Can you believe there hasn’t been a proper long-form CC post about the 220 Fintail? We’ve virtually had the entire W110/W111 roster, be it the 230S or the 200 saloon, the glamorous two-door variants, the elusive wagon. Yours truly even scored a rare W112. But the gold standard of the family, the 6-cyl. saloon that started it all, has eluded CC so far. Well, this example was a little too cramped to allow itself to be photographed extensively. And I’m holding out for a black one – they look so much better in black. So the post will be more of a collection of musings.
I found this unregistered Benz sitting on the forecourt of a Geneva garage back in August. I imagine there would have been many in that part of the world back in the ‘60s. There is something so quintessentially Cold War about these, with a strange mix of upright and louche as well. I bet they were very popular in places like Switzerland, with its rather large potential clientele of bankers, doctors, lawyers, attachés and other shady characters.
This is a black and white car. Well, this one is white, but what I mean is it’s not a technicolour ‘60s car like the Citroën DS or the Rover P6. It’s a background character to a Checkpoint Charlie in the cold morning fog kind of scene. A little bit staid, a little bit sinister, but also very familiar.
The front end is even more familiar to those of us of a certain age. The framing of that big grille with a pair of big headlights, whether composite like here or the stacked quads used on other models or in other markets, became the definitive Benz face for the ‘60s and ‘70s. The W108/109 kept if pretty much unchanged, the W114/115 spread it to the 4-cyl. end of the range and the 600 limo hoisted it to the very top of world luxury. It’s the very definition of iconic. So much so that cars that use a similar design language, such as Facel-Vegas, get mistaken for Mercedes-Benzes by non-enthusiasts all the time.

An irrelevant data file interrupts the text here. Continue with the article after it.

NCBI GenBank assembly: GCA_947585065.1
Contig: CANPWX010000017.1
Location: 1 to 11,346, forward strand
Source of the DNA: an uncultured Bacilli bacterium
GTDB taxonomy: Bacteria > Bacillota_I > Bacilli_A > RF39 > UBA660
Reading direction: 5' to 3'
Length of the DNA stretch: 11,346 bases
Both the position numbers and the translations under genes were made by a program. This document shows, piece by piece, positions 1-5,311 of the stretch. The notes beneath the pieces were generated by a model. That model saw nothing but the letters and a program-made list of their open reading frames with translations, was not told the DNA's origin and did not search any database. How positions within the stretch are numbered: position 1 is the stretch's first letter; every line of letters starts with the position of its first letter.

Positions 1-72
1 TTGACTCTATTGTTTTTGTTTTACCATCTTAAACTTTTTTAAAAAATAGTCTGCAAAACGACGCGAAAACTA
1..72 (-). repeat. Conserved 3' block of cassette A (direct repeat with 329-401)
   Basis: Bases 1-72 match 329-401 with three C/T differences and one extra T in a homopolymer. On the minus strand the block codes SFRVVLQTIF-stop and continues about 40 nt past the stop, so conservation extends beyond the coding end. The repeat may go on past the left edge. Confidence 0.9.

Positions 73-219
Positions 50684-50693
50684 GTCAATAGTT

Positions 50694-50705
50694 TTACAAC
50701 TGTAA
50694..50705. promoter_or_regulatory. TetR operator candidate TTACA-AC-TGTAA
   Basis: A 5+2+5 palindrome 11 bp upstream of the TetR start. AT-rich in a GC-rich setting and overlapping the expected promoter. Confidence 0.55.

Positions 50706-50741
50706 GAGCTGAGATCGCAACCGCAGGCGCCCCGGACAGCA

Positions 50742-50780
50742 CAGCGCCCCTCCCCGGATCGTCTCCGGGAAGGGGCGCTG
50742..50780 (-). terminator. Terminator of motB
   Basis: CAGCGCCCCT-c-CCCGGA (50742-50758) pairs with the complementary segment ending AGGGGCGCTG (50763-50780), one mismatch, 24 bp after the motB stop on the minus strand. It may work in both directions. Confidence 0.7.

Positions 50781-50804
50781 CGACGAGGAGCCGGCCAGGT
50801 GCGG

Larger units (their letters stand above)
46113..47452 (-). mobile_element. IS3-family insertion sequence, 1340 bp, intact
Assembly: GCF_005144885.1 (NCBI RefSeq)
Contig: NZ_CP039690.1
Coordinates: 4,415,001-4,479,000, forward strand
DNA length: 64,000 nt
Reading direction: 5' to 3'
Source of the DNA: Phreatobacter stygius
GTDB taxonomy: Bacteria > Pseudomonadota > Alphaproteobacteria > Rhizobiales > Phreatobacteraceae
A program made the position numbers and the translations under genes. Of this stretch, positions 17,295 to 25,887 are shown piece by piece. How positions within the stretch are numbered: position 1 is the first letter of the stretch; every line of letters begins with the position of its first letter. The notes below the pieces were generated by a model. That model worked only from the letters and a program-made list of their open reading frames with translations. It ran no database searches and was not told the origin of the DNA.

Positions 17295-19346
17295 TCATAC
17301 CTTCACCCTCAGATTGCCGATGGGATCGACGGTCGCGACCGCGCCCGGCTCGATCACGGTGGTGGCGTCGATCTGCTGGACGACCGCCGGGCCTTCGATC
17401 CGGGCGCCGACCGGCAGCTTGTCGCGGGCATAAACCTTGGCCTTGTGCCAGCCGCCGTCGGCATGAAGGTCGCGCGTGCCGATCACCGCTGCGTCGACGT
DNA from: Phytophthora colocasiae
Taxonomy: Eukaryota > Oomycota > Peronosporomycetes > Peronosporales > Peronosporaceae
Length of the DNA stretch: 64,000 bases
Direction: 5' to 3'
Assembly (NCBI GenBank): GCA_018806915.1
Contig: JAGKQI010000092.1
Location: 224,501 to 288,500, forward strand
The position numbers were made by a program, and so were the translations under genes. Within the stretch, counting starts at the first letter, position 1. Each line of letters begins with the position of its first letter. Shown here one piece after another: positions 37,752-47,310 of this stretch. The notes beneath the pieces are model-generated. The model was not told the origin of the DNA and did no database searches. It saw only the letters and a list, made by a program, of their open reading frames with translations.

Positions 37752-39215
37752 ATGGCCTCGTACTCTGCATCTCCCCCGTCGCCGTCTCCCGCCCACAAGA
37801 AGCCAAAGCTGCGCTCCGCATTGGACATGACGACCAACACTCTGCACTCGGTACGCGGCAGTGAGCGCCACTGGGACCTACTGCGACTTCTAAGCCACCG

I remember peering into Fintails as a kid and being completely mesmerized by the vertical speedo. It looked more like a thermometer than a way to measure speed. Honestly, I’m still pretty fascinated by it, but the point of it still escapes me. Originality for originality’s sake, or were the (usually none too frivolous) folks at Daimler-Benz on to something?
The famous fins are also a source of controversy, but to my eyes, they’re pretty tame and work well with the rest of the car. What I find more objectionable is how heavy-handed they were with the chrome – not so much the strips lining the fins as the great chunks of brightwork around the taillights. The W110’s far simpler design looks better, in my view.
I’ve sadly never had the occasion to even ride in one of these beauties, unlike the W108/109. And I guess the W108/109, with its cleaner lines, more powerful engines and less quirky (but still wonderful) interior will always be the best classic Benz four-door as fas as I’m concerned. But there wouldn’t be a W108/109 without the Fintail. And what would all those colourless Cold War spies and shadowy neutral diplomats have used for transport if it hadn’t been there for them?